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Prison report

Prisons in England and Wales face a ‘grave and worsening situation in their safety’ despite significant recent, welcome advances in effort and resources, according to a report by the Justice Select Committee of MPs.

Over the last five years, the Ministry of Justice and Treasury have essentially adopted a crisis management approach, despite repeated warnings from MPs and others of the consequences, the report complains.

The Urgent Notification process (by prison inspectors, leading to Birmingham Prison going back to public-sector control after the Government’s ‘step-in’ last summer) would not be necessary if the Ministry’s own oversight arrangements were working effectively, said MPs. Nevertheless, its introduction undoubtedly has had a positive impact on the targeting of resources.

The committee said it was cautiously encouraged by signs of a more proactive approach with significant investment in ten ‘challenging’ prisons. As for the ‘green shoots’ spoken of by the Prisons Minister Rory Stewart when he gave evidence to the committee in December, they are not borne out in the safety statistics, but MPs say that they ‘eagerly await them’. Their report also quoted another witness, the chief inspector of prisons Peter Clarke, who said that ‘the violence figures are going in the wrong direction, as we know. We still see far too many drugs destabilising prisons.’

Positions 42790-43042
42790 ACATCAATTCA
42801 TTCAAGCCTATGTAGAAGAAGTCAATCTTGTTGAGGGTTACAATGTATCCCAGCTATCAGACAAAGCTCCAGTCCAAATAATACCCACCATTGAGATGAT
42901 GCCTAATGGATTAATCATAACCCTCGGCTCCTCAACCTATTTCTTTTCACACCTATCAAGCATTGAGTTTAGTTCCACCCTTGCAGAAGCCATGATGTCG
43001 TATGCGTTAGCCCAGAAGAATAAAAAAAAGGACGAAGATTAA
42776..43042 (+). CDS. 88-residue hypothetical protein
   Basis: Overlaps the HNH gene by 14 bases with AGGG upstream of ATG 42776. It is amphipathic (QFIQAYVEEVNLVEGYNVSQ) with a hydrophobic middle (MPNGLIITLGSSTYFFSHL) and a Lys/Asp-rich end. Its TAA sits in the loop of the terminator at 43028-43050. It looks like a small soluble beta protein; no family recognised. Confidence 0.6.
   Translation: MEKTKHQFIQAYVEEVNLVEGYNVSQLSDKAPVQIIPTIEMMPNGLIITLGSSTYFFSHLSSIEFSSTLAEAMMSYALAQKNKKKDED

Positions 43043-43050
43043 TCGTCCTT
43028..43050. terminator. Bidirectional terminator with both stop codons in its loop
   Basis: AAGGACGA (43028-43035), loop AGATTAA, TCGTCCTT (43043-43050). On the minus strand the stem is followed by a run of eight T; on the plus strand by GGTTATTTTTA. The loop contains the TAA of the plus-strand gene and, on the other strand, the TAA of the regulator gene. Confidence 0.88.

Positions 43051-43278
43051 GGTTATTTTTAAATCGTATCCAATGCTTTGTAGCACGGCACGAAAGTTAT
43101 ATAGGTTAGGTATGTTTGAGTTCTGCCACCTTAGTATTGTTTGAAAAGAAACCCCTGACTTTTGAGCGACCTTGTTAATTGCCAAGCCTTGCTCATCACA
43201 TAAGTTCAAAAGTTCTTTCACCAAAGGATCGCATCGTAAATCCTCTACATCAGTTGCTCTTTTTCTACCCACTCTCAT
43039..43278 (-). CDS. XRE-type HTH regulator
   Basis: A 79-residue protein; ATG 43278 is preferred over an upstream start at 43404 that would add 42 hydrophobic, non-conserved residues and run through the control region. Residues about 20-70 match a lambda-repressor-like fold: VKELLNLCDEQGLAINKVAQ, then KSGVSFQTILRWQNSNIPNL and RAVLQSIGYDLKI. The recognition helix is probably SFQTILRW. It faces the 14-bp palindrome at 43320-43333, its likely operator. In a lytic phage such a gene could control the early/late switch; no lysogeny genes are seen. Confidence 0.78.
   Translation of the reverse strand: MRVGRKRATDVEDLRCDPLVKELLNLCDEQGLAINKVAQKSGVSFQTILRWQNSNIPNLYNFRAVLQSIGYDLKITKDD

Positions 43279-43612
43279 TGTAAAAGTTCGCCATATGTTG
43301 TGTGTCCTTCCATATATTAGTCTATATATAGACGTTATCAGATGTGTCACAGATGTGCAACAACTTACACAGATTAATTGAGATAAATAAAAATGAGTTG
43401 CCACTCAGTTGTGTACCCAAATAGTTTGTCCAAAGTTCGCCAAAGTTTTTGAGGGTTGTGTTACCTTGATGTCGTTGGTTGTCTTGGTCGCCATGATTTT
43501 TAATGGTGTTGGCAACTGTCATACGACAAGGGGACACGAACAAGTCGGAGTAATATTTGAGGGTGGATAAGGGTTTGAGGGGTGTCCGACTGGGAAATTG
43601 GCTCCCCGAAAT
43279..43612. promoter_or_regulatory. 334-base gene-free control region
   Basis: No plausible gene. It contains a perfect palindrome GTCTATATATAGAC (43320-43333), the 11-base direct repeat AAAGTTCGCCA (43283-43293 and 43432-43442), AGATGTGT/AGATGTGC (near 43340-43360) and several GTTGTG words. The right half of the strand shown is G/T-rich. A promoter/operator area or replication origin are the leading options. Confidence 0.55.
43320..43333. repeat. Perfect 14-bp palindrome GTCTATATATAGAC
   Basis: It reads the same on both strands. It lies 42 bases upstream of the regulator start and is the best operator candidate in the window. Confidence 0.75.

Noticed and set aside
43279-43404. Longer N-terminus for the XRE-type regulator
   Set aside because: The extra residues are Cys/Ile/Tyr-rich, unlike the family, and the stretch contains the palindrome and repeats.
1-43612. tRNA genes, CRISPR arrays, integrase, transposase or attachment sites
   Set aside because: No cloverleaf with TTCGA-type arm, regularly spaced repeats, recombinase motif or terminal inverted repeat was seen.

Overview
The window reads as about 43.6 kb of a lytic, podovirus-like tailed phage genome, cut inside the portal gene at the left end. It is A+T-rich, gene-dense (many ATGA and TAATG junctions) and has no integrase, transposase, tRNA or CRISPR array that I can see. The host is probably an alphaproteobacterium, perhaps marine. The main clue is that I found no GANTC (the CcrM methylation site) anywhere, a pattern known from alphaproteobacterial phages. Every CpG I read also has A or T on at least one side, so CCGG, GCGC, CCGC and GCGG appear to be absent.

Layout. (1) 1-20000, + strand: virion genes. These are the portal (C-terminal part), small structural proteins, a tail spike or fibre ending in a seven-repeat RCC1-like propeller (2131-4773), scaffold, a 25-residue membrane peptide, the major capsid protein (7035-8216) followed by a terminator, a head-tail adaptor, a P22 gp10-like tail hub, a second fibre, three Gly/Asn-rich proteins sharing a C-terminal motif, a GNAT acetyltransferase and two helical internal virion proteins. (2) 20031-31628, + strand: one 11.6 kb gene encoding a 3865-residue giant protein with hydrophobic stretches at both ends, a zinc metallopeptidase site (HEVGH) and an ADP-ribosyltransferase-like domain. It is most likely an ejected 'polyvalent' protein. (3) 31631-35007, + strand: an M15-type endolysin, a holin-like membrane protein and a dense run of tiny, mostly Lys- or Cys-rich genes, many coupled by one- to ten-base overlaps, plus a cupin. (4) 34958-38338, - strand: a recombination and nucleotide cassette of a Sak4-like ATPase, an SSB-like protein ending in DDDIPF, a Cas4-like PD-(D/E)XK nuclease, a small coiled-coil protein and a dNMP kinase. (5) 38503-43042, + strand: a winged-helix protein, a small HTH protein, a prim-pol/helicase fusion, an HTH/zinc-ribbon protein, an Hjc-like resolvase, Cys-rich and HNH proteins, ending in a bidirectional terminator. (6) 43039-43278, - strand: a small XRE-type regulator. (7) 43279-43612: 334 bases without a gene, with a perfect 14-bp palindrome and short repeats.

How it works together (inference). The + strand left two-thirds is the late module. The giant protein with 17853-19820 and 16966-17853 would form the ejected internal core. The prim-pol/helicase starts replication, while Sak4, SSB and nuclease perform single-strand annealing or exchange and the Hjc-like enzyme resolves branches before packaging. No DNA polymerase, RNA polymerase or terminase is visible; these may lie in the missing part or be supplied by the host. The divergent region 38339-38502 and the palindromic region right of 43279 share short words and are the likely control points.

On ‘green shoots’ the report added: “They are urgently necessary for those working in prisons, prisoners and their families, increasing numbers of whom are bearing the scars of years of underinvestment. We have very real concerns that support given to the ten prisons could be at the expense of others in serious need and we are concerned about the diversion of resources. All prisons should have the resources that they need to foster a safe and decent environment. The Prisons Minister has set clear aspirational targets to improve safety and we will judge him by the extent to which these are achieved.”

As for the supply of illegal and so called ‘legal highs’ to prisons, the report noted surveillance, drug detection dogs, body scanners and intelligence-led searches. The report added: “We have seen less evidence of how HM Prisons is seeking to support those using drugs or with mental health problems which may co-exist or lead to drug use.”

On violence by prisoners against prison staff and other prisoners, the report also noted contractor Serco providing patrol dogs to help officers feel safe; the introduction of body-worn cameras, and an incapacitant spray (PAVA) for use by prison officers, recently sanctioned by the Ministry of Justice at the request of the Prison Officers Association.

On prisoners having mental and physical health problems, the MPs said: “Prison is often the endpoint for people with complex histories who can present challenging behaviours in different ways, including through violence, self-harm, and suicide attempts as well as their offending behaviour … Managing a more complex and challenging population safely and effectively will undoubtedly require greater resource in terms of staffing and training.”

For the full report, Prison population 2022: planning for the future visit the Parliament website.

Other witnesses giving evidence to the committee included Jerry Petherick of the private prison contractor G4S; and Peter Clarke, HM Chief Inspector of Prisons.


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